by Dr. Chad Audi
Well, it was just a matter of time. We knew the wintry weather was coming, and now it’s here. A crippling blizzard just hit the East Coast and bitter cold temperatures have spread across the entire country over the past month.
This kind of weather sends the nation’s homeless on a desperate search for shelter and a hot meal. And, who can blame them? Men, women and children are flooding homeless shelters throughout the country — filling them to capacity. Ironically, New York City’s annual homeless census had to be postponed because of the historic storm that was forecast for that region.
For organizations like ours, the Detroit Rescue Mission Ministries (DRMM), It’s important that we not only provide the homeless with a warm respite from the deadly winter weather, but that we also provide them with an opportunity to permanently change their circumstances and get on the road to a new life. Simply giving them a place to warm up and then eventually sending them back out into the cold is counterproductive to their growth and success as valuable citizens.
DRMM is doing what we can to save and rehabilitate lives. We have been around for 106 years. We know how to help the homeless, and we know how to serve them. Shelters, substance abuse treatment, mental health programs, and career training are all very important components in a homeless person’s journey from hopelessness to hope.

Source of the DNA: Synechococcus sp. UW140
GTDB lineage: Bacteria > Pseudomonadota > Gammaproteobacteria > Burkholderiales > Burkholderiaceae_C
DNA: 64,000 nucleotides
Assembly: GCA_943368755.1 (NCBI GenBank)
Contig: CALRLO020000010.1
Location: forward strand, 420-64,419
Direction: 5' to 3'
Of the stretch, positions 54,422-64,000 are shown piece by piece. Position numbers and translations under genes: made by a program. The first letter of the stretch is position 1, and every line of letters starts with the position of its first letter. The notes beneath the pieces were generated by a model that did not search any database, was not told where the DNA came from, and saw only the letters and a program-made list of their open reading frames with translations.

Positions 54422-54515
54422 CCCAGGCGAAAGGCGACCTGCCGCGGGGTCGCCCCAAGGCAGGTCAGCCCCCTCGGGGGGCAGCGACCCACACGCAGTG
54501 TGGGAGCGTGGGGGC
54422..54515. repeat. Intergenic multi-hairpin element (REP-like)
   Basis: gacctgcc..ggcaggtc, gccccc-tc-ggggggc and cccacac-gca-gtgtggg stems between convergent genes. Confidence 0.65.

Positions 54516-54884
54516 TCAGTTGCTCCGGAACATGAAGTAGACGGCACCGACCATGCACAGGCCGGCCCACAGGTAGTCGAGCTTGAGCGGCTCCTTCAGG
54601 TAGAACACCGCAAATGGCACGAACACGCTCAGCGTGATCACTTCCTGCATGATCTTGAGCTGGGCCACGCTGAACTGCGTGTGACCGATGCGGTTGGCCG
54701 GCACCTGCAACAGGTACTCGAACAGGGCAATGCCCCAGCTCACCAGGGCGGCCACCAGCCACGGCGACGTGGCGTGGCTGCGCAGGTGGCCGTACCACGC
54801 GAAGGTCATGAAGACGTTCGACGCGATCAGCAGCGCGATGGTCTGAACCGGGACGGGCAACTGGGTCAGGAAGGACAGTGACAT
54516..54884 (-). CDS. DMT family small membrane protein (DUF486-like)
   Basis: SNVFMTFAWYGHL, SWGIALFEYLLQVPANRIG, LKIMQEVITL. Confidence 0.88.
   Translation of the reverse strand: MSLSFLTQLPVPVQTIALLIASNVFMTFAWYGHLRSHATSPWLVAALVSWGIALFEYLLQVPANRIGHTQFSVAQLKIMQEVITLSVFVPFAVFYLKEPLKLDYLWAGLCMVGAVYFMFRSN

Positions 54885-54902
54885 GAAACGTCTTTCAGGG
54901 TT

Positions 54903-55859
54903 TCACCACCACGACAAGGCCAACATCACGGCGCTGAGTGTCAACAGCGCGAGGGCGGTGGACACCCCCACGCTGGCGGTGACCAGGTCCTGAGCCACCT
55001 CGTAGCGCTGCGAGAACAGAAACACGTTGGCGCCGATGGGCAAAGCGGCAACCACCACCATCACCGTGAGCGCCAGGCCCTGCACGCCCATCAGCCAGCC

We don’t turn anyone away at DRMM, even if we have to put mattresses and blankets on the floor or set up extra chairs so that the homeless can rest and sleep.
For the homeless, winter is all about survival.
For us, it’s always about saving — and changing — lives!
Dr. Chad Audi
by Dr. Chad Audi
As the nation pauses this month to honor the birthday of the late Dr. Martin Luther King, Jr., I can’t help but wonder how Dr. King would feel about the current state of this world if he were alive today.
For example, what would he think about the condition of the civil rights movement?
How would he feel about the way justice is being delivered in this nation?
What would he think about the large number of people in this country who are homeless and poor?
Here at Detroit Rescue Mission Ministries (DRMM), we are honoring King’s legacy, life and compassion with a call to service.
We cannot let Dr. King’s dream die.
His birthday is more than a holiday. It’s a time when we all should ask ourselves what we can do to make this world more like Dr. King’s dream — one where no one is judged by the color of their skin, but rather by the content of their character. And a world where, as Dr. King said, “injustice anywhere is a threat to justice everywhere.”
In honor of Dr. King and to demonstrate the compassion he possessed and preached about, Detroit Rescue Mission Ministries helped two of our formerly homeless clients get a step closer to achieving their dreams. We surprised them both —presenting one woman with a car and the other with a house for her family.
We took the beliefs of Dr. King and transferred them into a generous, life-changing action that deeply touched two deserving individuals.
Now that’s something I’m sure he would have liked to witness had he been alive today.
DRMM is indeed guided by the inspirational sayings of Dr. King, especially this quote: “Life’s most persistent and urgent question is, ‘What are you doing for others?’
Ask yourself that question today.
Dr. Chad Audi